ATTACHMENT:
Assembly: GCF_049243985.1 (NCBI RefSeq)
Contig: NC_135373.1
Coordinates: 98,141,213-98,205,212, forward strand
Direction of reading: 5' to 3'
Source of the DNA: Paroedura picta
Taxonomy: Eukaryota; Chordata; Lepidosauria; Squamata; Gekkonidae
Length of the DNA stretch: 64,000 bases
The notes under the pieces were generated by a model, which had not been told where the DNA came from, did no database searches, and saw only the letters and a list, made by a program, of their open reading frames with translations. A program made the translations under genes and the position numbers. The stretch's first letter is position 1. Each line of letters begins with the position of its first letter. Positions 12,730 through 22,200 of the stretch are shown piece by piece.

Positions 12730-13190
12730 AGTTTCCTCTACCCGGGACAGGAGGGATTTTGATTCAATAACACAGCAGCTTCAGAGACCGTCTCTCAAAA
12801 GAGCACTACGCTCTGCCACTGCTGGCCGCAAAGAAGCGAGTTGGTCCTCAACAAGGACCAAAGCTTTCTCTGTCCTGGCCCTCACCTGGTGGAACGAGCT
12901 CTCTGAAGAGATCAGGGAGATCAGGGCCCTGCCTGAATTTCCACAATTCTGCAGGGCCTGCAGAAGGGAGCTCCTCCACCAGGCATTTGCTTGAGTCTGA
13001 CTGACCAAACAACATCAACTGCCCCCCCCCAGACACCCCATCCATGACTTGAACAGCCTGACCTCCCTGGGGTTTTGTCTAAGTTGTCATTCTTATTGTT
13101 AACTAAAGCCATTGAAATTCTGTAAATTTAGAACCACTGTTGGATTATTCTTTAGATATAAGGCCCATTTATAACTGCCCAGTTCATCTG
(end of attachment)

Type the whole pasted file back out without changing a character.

Assembly: GCF_049243985.1 (NCBI RefSeq)
Contig: NC_135373.1
Coordinates: 98,141,213-98,205,212, forward strand
Direction of reading: 5' to 3'
Source of the DNA: Paroedura picta
Taxonomy: Eukaryota; Chordata; Lepidosauria; Squamata; Gekkonidae
Length of the DNA stretch: 64,000 bases
The notes under the pieces were generated by a model, which had not been told where the DNA came from, did no database searches, and saw only the letters and a list, made by a program, of their open reading frames with translations. A program made the translations under genes and the position numbers. The stretch's first letter is position 1. Each line of letters begins with the position of its first letter. Positions 12,730 through 22,200 of the stretch are shown piece by piece.

Positions 12730-13190
12730 AGTTTCCTCTACCCGGGACAGGAGGGATTTTGATTCAATAACACAGCAGCTTCAGAGACCGTCTCTCAAAA
12801 GAGCACTACGCTCTGCCACTGCTGGCCGCAAAGAAGCGAGTTGGTCCTCAACAAGGACCAAAGCTTTCTCTGTCCTGGCCCTCACCTGGTGGAACGAGCT
12901 CTCTGAAGAGATCAGGGAGATCAGGGCCCTGCCTGAATTTCCACAATTCTGCAGGGCCTGCAGAAGGGAGCTCCTCCACCAGGCATTTGCTTGAGTCTGA
13001 CTGACCAAACAACATCAACTGCCCCCCCCCAGACACCCCATCCATGACTTGAACAGCCTGACCTCCCTGGGGTTTTGTCTAAGTTGTCATTCTTATTGTT
13101 AACTAAAGCCATTGAAATTCTGTAAATTTAGAACCACTGTTGGATTATTCTTTAGATATAAGGCCCATTTATAACTGCCCAGTTCATCTG